The Truth About Dual & Quad Core CPU's

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When it comes to buying PC components, the single most important one is the processor (CPU). For this reason, i feel it fair to dispell some of the beliefs that some people have with regard to dual core processors, which is not helped by some unscrupulous sellers who only add fuel to this misconception.

When AMD and Intel advertise their multi core processors, whether it be an AMD Athlon 64 X2, AMD Phenom, Intel Core i7, Intel Core 2 Duo / Quad or Intel Pentium D, they always show the speed of each core individually. For example, a Core 2 Duo E8400 is a 3ghz per core processor (also written as 3ghz x2). What they do NOT say is that this is a 6ghz processor, and for good reason. Dual core processors do NOT run in such a way that their two cores combine together to run a single application at the speed of both cores added together. In terms of sheer clock speed alone (Note: This is not how you should judge how good a processor is), the fastest dual core processor produced is the Pentium D 960, which runs at 3.6ghz per core (3.6ghz x2) but at no time at all does it ever run at 7.2ghz, yet there are still ebay sellers who are selling dual core CPU's or PC's with dual core processors installed, and describe them as running at anything between 5.2ghz to 7.2ghz. Once again, in terms of sheer clock speed alone, the fastest processor ever released was the Pentium 4 670, a single core processor, which ran at 3.8ghz. Neither Intel nor AMD have ever released a processor with a clock speed faster than 3.8ghz without being overclocked. Anyone stating they are selling a processor or PC which is running faster than 3.8ghz are either overclocking their processor (which means your warranty with the manufacturers of all your PC's internal components are void) or are misleading you.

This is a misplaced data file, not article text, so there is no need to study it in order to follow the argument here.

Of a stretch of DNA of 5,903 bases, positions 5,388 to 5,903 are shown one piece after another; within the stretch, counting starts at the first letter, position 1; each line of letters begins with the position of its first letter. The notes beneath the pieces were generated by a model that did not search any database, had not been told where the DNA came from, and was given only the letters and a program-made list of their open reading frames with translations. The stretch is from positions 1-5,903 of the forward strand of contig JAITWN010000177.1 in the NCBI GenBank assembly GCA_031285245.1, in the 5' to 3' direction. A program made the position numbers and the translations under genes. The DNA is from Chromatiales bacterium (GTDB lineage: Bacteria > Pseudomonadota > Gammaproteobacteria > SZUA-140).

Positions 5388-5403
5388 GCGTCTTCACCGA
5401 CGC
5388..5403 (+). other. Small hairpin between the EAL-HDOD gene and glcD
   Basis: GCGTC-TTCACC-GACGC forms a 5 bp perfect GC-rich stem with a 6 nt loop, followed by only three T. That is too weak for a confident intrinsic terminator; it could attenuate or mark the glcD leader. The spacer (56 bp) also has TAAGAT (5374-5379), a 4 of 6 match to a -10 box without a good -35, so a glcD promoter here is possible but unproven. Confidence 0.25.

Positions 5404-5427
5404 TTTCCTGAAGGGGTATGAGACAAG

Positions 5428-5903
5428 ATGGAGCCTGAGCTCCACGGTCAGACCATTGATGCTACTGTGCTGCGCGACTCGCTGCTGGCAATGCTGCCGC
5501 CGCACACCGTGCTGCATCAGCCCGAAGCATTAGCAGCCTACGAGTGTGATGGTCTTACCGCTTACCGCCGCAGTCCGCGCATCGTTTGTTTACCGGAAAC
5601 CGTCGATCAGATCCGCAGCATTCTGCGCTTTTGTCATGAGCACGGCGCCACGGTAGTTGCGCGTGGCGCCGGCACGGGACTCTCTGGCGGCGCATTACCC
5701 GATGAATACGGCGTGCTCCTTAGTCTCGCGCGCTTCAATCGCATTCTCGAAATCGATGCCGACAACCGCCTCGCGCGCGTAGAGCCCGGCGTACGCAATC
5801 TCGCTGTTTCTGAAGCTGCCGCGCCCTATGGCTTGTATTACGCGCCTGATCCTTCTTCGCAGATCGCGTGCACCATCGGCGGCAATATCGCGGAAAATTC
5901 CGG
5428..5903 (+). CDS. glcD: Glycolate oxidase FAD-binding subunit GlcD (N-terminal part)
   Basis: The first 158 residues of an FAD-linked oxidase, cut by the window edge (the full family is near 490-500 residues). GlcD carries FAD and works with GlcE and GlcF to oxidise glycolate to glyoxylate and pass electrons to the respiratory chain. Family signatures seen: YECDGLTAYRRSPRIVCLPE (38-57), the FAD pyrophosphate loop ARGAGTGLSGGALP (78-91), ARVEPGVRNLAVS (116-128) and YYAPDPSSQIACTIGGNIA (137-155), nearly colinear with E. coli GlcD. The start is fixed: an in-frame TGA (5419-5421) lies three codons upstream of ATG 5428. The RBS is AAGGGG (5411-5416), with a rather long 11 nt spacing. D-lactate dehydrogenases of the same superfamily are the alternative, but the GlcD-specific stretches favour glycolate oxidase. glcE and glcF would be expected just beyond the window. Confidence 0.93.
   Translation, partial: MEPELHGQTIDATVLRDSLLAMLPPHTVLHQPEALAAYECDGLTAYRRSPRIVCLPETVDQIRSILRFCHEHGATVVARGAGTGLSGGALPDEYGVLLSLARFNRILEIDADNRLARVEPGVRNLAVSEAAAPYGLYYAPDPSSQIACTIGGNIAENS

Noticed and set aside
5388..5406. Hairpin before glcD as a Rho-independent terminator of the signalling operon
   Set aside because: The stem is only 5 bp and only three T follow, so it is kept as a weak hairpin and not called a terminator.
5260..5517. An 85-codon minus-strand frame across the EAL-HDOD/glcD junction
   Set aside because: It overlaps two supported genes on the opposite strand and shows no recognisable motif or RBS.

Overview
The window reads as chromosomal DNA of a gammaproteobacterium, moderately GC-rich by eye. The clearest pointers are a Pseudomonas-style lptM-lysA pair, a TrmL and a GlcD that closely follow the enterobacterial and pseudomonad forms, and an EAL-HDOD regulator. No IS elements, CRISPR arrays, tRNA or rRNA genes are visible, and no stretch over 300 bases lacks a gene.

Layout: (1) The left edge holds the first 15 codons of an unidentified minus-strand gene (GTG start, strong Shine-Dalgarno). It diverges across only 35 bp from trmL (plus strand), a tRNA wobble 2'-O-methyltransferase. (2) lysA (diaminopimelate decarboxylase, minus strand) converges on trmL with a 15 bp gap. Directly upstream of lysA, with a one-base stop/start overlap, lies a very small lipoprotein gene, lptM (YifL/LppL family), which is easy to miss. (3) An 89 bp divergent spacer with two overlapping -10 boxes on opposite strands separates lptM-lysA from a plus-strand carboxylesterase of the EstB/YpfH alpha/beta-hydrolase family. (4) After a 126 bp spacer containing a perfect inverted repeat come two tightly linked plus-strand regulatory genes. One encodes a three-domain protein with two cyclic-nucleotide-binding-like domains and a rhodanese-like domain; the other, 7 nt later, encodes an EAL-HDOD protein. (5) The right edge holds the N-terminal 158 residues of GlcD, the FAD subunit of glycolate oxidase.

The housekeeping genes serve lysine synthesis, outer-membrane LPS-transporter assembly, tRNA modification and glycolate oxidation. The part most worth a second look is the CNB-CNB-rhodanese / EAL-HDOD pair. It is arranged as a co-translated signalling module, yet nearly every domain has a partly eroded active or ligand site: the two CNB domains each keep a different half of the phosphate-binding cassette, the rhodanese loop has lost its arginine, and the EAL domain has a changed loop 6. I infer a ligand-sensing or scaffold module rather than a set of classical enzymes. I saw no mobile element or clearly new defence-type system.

This is not saying dual core processors are not worth buying, far from it, but they work in a specific way. If we take the Core 2 Duo E8400 as an example again, you can have the CPU using one core for your main task (which will be running at 3ghz) while the second core will be running your background tasks, such as anti-virus program, which will also be running at 3ghz. This is much more efficient than having a single core processor having to run everything by itself, which would result in the PC running slower than it would if you were using a dual core processor. Another way of using the dual core CPU is if you are using programs or games that are specifically written to use the dual core processor in a way that allows it to use one core to run one part of the program, while the other core runs another part. This is called a "multi-threaded" program.

The usefulness of a dual-core CPU is not in dispute, they are fast becoming invaluable as even basic programs such as CD burning software are becoming more complexed in their structure and being programmed to take advantage of 2 or more CPU cores. With the price of dual core CPU's dropping fast, there's really no reason to choose a single core CPU over dual core. But, be sure about what you are buying and don't think you are going to be getting something running 5ghz or faster. These days you simply cannot buy single core processors new. All new processors feature 2, 3, 4 or even 6 cores.

*UPDATE* This misleading advertising is still going strong, and with the advent of tri, quad and hex (6) core CPU's, it is, if anything, getting worse. There are now sellers listing multi-core CPU's and adding all cores together. With the fastest quad-core processor in terms of clock speed being the Intel Core i7 2600, which has 4 cores running at 3.4ghz each, they are describing it as a 13.6ghz CPU. Or the fastest hex-core processor (once again in terms of clock speed alone) being jointly held by the AMD Phenom II X6 1100T and Intel Core i7 980X, both have 6 cores running at 3.3ghz, again there are listings stating these processors as 19.8ghz CPU's .... which is absolutely ludicrous.

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